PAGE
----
Culturally and linguistically appropriate care and services. On April 24, 2013, the Office of Minority Affairs of the Department of Health and Human Services also released a set of Enhanced Culturally and Linguistically Appropriate Services (CLAS) Standards. These update and expand the original 2000 CLAS standards. The 15 standards set high aspirational goals for providing effective, equitable, understandable, and respectful quality care and services responsive to diverse cultural beliefs and practices, preferred languages, health literacy, and other communication needs.
While the standards, and the Blueprint that accompanies them, articulate important language and culture access goals, they do little to answer the burning question of how far the exchanges, navigators, health plans, or agents and brokers must go to make written information or oral communication available in the over 300 languages spoken or signed in the United States. The Blueprint does acknowledge the legal obligation of navigators and insurers to provide information in a culturally and linguistically appropriate manner, but does not specify the content of this obligation. A leaked draft of the federal exchange letter to issuers contained more explicit requirements, but the final letter retained vague generalities.
Presumably final exchange standards will go beyond the weak requirements that insurers and health plans must meet for the SBC and for external and internal appeals — basically English and Spanish, and in a handful of counties Chinese, Navaho, and Tagalog. But how many more languages information and communication must be available in, and how quickly and in what form, are important questions that remain to be answered. The CLAS Standards suggest that the bar will be high, but more than suggestion is needed at this point.
The early retiree reinsurance program. In other recent developments, CMS has also taken steps to wind down a transitional program and to smooth the transition to a new program. The early retiree reinsurance program has been one of the most successful but least heralded ACA programs. Recent years have seen dramatic erosion in retiree health care coverage. Whereas 66 percent of large firms offered retiree benefits in 1988, only 25 percent did in 2012.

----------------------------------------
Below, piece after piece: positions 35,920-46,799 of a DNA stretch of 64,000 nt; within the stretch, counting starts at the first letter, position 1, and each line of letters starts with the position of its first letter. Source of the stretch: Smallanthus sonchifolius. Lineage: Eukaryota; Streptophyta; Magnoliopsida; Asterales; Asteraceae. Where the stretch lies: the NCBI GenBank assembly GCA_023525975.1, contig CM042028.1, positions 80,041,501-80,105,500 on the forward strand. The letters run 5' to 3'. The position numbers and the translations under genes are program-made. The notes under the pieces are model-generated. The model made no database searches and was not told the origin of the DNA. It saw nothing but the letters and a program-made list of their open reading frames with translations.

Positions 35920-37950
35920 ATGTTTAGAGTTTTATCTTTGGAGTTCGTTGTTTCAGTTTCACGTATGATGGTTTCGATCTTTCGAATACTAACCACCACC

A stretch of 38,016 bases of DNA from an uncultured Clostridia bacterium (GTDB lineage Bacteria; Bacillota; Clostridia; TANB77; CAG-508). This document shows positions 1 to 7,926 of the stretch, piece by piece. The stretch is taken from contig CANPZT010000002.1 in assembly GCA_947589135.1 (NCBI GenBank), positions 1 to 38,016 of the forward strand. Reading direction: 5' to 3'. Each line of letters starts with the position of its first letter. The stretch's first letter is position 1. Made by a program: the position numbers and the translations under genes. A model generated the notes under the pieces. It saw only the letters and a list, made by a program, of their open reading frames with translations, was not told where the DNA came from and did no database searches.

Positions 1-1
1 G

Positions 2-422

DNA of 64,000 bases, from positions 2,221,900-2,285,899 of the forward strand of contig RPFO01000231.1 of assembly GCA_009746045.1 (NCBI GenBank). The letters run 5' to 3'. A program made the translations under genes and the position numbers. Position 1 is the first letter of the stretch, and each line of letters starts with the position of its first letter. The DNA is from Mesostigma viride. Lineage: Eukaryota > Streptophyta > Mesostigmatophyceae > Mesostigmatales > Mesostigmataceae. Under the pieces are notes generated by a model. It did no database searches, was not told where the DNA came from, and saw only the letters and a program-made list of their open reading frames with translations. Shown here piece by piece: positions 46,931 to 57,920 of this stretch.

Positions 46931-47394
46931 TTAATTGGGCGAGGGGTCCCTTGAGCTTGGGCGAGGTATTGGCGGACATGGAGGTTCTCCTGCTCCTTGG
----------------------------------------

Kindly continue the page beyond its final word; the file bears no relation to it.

Although retirees become eligible for Medicare once they turn 65, early retirees who lose coverage are left with high-cost COBRA or nongroup coverage, or becoming uninsured. Once premium tax credits become available in 2014, lower income early retirees will be able to afford coverage. The early retiree reinsurance program provided a bridge to 2014, providing reinsurance for high-cost cases for employers who stuck with their early retiree health care programs. It has allowed the percentage of large employers offering early retiree coverage to remain essentially stable since 2010.
Like the preexisting condition high risk pool, the other ACA bridge program, the ERRP was provided with $5 billion in funding. It covered 80 percent of the cost of claims in excess of $15,000 up to a cap of $90,000 per retiree. At least 2,800 employers and other plan sponsors participated in the program, including state and local governments otherwise strapped for funding during the recession. As expected, the program ran out of funding before 2014. It stopped signing up new participants in May of 2011.
On April 23, 2013, HHS published a notice in the federal register setting final dates for reporting certain information or filing various requests. Most importantly, reimbursement requests must be filed by July 31, 2013; while the last date to submit a request to reopen and revise an adverse reimbursement determination is December 31, 2013.
Transitional CHIP. In another development, CMS issued on April 19, 2013, a set of FAQs regarding a transitional Targeted Low-Income Children’s Health Insurance Program (CHIP) that will go into effect on January 1, 2014. As of 2014, states must cover all children whose families have a modified adjusted gross income (MAGI) of 133 percent of poverty or less with Medicaid. Although the states must disregard 5 percentage points of income above this level (raising the actual eligibility level to 138 percent of poverty), states may not apply other income or expense disregards that they have formerly applied. Some children who are receiving Medicaid, therefore, will lose Medicaid eligibility because the elimination of income disregards that formerly applied will take them above the 138 percent level.
States must enroll these children who lose Medicaid coverage because of the MAGI rules in CHIP. If a state does not currently have a separate CHIP program or has a CHIP program that serves a limited population, it must create a separate CHIP program for these children; states will receive the enhanced CHIP match for covering them. These children must be covered even though they don’t meet certain other CHIP eligibility requirements. Eligibility will last for 12 months unless eligible children reach age 19, die, move out of the state, or request removal from the program; after 12 months, the children will be considered for CHIP eligibility based on existing CHIP eligibility requirements.
Of course, if children who lose Medicaid coverage are already eligible for the state’s existing CHIP program, they may be enrolled in the regular CHIP program as an alternative. The FAQ suggests several approaches states may take to complying with this requirement. The program does not apply to children who lose CHIP coverage because of the application of MAGI standards.Email This Post Print This Post